I'm not arguing that librarian education involving computers is unnecessary. Quite the contrary. I supported myself with the freelance design work that came out of a class in my library science program. Librarians certainly need to understand what makes the computer systems they are using run appropriately and many of us are interested in the more technical side of things. Sibling-the-Elder took several classes in web design that has provided a number of opportunities that might not have otherwise come. I'm currently seeking further database design education. But those are to enhance what we do--which primarily is still helping patrons find information and learn how to understand it and determine what is most useful for their needs. (4)
Librarians are called upon to understand and navigate databases--which grow more and more complicated and less user friendly all the time. Yet the data our patrons need is captured within them, still within that hidden internet of resources that cannot be retrieved full text in a Google search. While more information becomes readily available on the web and "ready reference" often goes the way of a well structured Google search--there's still such a glut of hidden and confusing information that it is necessary to continue to train people to understand the difference between reliable and sham online information.
So with those added responsibilities of computer knowledge (and every other technological toy that comes out), database searching and training, understanding and participation in social networking, online information literacy, computer literacy, and computer management as a requirement for the successful public librarian, along with a healthy knowledge of everything (5), or at least where to find everything, as well as a suggestion for a book that might be useful or enjoyable to read--I still see a lot of complexity in my position. (**Update 2/26 --we're also supposed to be able to do all of this bilingually too.)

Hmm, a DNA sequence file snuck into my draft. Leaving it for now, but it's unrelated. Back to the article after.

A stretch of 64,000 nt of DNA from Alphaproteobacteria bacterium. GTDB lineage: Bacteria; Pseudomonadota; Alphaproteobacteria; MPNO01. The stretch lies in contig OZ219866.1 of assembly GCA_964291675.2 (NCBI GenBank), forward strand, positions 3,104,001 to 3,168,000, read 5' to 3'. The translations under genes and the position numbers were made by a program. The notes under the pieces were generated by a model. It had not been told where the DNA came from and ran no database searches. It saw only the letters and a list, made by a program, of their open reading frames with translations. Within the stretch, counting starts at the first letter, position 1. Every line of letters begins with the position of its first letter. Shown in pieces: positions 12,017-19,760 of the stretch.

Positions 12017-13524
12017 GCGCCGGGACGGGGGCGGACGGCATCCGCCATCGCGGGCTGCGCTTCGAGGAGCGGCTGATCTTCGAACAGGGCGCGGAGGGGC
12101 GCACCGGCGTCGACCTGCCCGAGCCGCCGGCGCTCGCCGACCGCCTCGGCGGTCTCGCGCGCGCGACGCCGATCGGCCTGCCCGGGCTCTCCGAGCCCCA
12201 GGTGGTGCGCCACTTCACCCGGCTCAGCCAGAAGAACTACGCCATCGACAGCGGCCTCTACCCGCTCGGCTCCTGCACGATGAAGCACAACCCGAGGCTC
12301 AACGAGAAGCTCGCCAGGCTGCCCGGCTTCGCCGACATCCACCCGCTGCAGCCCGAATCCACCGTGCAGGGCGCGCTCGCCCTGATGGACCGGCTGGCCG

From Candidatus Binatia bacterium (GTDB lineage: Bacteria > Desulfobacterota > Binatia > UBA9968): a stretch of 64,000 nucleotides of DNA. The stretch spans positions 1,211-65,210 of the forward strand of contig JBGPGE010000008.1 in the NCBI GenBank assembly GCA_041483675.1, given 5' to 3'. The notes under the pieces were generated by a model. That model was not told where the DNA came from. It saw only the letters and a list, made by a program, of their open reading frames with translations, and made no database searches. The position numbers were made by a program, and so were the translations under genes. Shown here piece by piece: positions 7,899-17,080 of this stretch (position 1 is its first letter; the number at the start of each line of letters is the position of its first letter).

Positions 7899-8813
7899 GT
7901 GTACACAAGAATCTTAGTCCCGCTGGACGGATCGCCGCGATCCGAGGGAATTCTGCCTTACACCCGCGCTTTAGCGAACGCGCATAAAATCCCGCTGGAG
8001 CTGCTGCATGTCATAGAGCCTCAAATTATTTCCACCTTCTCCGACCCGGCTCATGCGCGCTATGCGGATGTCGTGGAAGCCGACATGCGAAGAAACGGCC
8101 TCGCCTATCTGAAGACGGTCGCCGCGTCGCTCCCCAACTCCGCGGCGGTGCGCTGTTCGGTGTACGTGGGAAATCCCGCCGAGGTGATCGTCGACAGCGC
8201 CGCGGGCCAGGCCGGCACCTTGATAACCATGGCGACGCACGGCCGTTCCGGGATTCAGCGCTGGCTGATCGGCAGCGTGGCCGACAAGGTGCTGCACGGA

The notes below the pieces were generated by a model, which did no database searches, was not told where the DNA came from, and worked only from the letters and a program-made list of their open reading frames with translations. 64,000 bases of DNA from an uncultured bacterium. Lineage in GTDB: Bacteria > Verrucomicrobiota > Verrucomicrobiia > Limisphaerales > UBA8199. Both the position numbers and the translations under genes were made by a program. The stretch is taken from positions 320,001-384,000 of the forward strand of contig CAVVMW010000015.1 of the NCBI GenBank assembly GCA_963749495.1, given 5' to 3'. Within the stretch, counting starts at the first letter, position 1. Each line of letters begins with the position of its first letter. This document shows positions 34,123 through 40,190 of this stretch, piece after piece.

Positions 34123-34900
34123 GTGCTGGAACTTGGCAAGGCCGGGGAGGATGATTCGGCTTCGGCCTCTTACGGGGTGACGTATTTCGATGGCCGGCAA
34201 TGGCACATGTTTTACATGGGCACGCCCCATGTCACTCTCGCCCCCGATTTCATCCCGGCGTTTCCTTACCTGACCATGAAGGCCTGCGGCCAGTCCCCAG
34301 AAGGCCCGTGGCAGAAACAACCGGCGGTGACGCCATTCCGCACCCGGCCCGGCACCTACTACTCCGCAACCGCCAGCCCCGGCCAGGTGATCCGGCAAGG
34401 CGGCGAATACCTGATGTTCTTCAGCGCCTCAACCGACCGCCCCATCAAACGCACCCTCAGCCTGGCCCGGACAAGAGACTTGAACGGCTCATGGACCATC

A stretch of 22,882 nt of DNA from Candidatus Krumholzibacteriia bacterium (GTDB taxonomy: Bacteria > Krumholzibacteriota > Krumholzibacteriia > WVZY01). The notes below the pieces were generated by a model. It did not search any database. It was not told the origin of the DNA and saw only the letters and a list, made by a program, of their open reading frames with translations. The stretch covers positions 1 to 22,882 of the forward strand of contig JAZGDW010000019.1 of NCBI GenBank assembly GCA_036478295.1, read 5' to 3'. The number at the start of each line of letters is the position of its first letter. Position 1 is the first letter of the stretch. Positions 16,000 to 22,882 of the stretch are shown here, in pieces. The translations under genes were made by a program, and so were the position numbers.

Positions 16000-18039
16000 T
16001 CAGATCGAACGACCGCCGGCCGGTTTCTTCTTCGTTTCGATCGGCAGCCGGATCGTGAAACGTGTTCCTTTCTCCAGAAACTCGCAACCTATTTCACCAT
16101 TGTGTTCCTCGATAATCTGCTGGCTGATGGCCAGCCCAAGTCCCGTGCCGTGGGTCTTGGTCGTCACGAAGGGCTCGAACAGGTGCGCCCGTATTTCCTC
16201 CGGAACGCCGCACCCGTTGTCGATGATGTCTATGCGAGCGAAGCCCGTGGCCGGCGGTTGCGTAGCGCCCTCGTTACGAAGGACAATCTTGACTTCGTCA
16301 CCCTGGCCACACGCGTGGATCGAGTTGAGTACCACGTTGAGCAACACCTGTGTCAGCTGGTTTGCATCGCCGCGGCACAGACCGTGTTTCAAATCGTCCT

And I thrive in that. If it means the most valuable thing I am perceived do today is explain to a new computer user that she hasn't won a laptop just because a box popped up on the screen and said that she did or if it's launching the new MySQL database that I keep promising Database Mentor I'll work on--it's now a part of an incredibly diverse and complex position that my Masters degree helps me to do.
If I've missed anything pertinent, I hope you'll share in the comments.
Aside comments I wanted to say but waited:
1. Yes, ladies and gentleman, I was an English major.
2. Unfortunately--that whole young single man with a fortune seeking marriage having gone by the wayside.
3. Before anyone asks--both have long term steady girlfriends who are also close friends on mine.
4. Also--directions to the Curious George books.
5. It's a long standing joke with my friends that once I got my degree I was blessed by the library wand and that now I know EVERYTHING.